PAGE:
BEIRUT, Lebanon—The United States stepped up efforts Tuesday to evacuate American citizens from Lebanon as complaints grew that the effort was slow in getting started and appeared to be poorly organized.
Approximately 120 Americans were flown by helicopter out of Lebanon on Tuesday, bringing the total number of Americans evacuated since the fighting began last week to about 180, according to U.S. defense officials.
The State Department, however, said Tuesday that 350 Americans had been evacuated so far.
As many as 1,000 more are expected to leave Wednesday aboard a U.S.-chartered cruise ship that docked in Beirut on Tuesday night.
Vice Adm. Patrick Walsh, commander of the U.S. Fifth Fleet, defended the evacuation efforts, but he acknowledged that the evacuation didn't get under way until six days into the crisis.
"We are moving as quickly as we can," he said by videoconference from his headquarters in Bahrain. "It's a complex operation that involves an extraordinary level of effort. We're sending the very best that we have available, and we'll move at max speed."
Walsh said that in addition to the Greek ship Orient Queen, six Navy warships from the USS Iwo Jima strike group were en route from the Indian Ocean, the Red Sea and the Gulf of Aqaba to take part in the operation. Another three were en route from Europe, Walsh said.
All have orders to take U.S. citizens, he said. The first ship should be off the Lebanese coast on Wednesday.
"Remember, we do have a time-distance problem here," Walsh said. "We've got vessels coming all the way from the Indian Ocean. You have vessels that were in exercises ... as well as vessels in the Red Sea. So we're working against the environment, and we're making the best speed, and we'll be ready on arrival."
The U.S. Embassy in Beirut urged Americans on July 14 to consider leaving Lebanon. The next day, embassy officials announced that they were working with the Pentagon on a plan to help people evacuate.
But many Americans in Beirut expressed frustration with the evacuation effort. Many said they hadn't been told when they'd be able to leave or how they'd be evacuated.
"The embassy was just sending us e-mails occasionally, telling us that they are making plans to evacuate us," said Kristen Trotter, 21, who was working in Lebanon as an intern at a local newspaper. "All that they mention is plans. They never mention to us what to do."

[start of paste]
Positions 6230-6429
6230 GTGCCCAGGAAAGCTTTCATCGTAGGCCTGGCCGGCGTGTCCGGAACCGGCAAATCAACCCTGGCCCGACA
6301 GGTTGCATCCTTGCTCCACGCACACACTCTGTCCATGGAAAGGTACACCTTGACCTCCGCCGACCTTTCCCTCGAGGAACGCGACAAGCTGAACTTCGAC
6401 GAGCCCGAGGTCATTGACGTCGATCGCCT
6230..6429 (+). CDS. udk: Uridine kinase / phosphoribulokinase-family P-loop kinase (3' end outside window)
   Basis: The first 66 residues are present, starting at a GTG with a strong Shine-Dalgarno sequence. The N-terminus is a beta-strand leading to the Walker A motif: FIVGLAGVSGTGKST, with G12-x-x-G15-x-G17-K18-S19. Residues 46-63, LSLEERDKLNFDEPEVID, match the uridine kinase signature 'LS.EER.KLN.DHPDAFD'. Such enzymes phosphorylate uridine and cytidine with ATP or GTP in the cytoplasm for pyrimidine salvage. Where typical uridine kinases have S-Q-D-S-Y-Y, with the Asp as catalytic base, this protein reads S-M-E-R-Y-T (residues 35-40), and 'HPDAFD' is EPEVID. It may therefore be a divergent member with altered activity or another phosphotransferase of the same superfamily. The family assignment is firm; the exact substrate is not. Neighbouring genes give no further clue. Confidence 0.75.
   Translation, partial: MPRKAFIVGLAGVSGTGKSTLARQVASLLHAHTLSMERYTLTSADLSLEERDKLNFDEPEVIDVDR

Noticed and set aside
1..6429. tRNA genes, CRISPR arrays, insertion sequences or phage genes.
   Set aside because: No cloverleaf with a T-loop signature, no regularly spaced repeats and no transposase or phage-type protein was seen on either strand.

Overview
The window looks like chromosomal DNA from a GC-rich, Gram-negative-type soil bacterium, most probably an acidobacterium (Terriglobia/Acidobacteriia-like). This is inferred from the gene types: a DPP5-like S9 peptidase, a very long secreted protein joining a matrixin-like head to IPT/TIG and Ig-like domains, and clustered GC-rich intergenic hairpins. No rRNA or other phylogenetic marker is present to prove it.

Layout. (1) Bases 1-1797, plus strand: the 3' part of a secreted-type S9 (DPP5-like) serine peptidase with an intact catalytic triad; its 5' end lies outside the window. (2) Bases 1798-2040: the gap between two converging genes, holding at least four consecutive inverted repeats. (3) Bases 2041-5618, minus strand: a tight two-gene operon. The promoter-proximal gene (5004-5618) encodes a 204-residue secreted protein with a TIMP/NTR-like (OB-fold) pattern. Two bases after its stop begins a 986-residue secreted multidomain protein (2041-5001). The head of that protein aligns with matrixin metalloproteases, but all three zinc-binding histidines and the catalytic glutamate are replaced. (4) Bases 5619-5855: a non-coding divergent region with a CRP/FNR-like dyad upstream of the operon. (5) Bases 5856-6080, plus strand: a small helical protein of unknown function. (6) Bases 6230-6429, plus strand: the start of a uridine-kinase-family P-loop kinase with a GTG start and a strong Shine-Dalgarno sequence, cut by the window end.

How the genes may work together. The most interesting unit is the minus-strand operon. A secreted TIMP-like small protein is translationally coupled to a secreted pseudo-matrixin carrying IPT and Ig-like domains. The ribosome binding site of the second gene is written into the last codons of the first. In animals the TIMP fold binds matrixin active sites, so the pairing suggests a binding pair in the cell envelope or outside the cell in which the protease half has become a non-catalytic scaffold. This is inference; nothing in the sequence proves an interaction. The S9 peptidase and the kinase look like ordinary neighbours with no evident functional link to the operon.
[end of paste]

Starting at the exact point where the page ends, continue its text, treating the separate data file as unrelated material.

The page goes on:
Alexandria Augustine, 20, who's attending the American University of Beirut, voiced similar concerns.
"We know that the U.S. Embassy is working hard to evacuate us, but it was very difficult to get hold of them in the last past days," she said. "I want to go back home to be with my family."
Members of Congress also voiced dismay, particularly over administration plans to charge evacuees for the expense of the operation. Sen. Joseph Biden, D-Del., wrote a letter to Secretary of State Condoleezza Rice asking not to seek reimbursement, and Sen. Debbie Stabenow, D-Mich., introduced legislation to waive the fees.
White House officials said they had no choice, citing a 2003 law requiring that evacuees sign promissory notes agreeing to reimburse the government for the costs of their transportation.
But Tuesday night, the State Department announced that it would waive the fees. Spokesman Sean McCormack said in a statement that the decision "removes one potential worry for our citizens at this difficult time."
An estimated 25,000 Americans live in Lebanon, many of them with dual citizenship, according to the U.S. State Department. U.S. officials estimate that as many as 5,000 of them are planning to leave, but Walsh said he expected that number to grow if conditions on the ground worsened.
"We're trying to move large numbers of people as fast as we can," he said.
Another cruise ship contracted by the U.S. military, the Saudi-owned Rama, with a capacity for 1,400 passengers, was sent from the Red Sea through the Suez Canal and was scheduled to arrive in Cyprus on Wednesday.
Great Britain has dispatched six warships to take part in evacuation efforts; Spain and Italy have also sent naval vessels, Walsh said, though he didn't specify how many, and he didn't say whether they'd assist in evacuating Americans.
Four of the U.S. Navy warships are amphibious ships that can accommodate as many as 1,000 people each, the admiral said. Although the 24th Marine Expeditionary Unit is aboard ships in the area, Walsh said no U.S. troops would be put on the ground in Lebanon unless security conditions worsened. So far, foreign evacuations have proceeded without trouble.
Foreigners trapped in Lebanon since the fighting with Israel began a week ago can't fly out of Beirut because Israel bombed the airport's runways. Some Americans fled to Syria by road, but the State Department has advised against that because of the threat of more Israeli airstrikes.
At the White House, spokesman Tony Snow defended the U.S. response to the crisis, saying officials were ensuring that the evacuation proceeds in a safe and orderly fashion.
"You don't simply say, `Everybody show up at a certain time,' because you're going to have a flood at the docks, and what you don't want to have is that," he said. "What you want to be able to do is to move in an orderly fashion. Once they get there, you're going to have to be able to do practical things like checking IDs, making sure everybody's secure before they go on, and so forth."
(McClatchy Newspapers special correspondent Nada Raad reported from Beirut, Brown from Washington.)
(c) 2006, McClatchy-Tribune Information Services.
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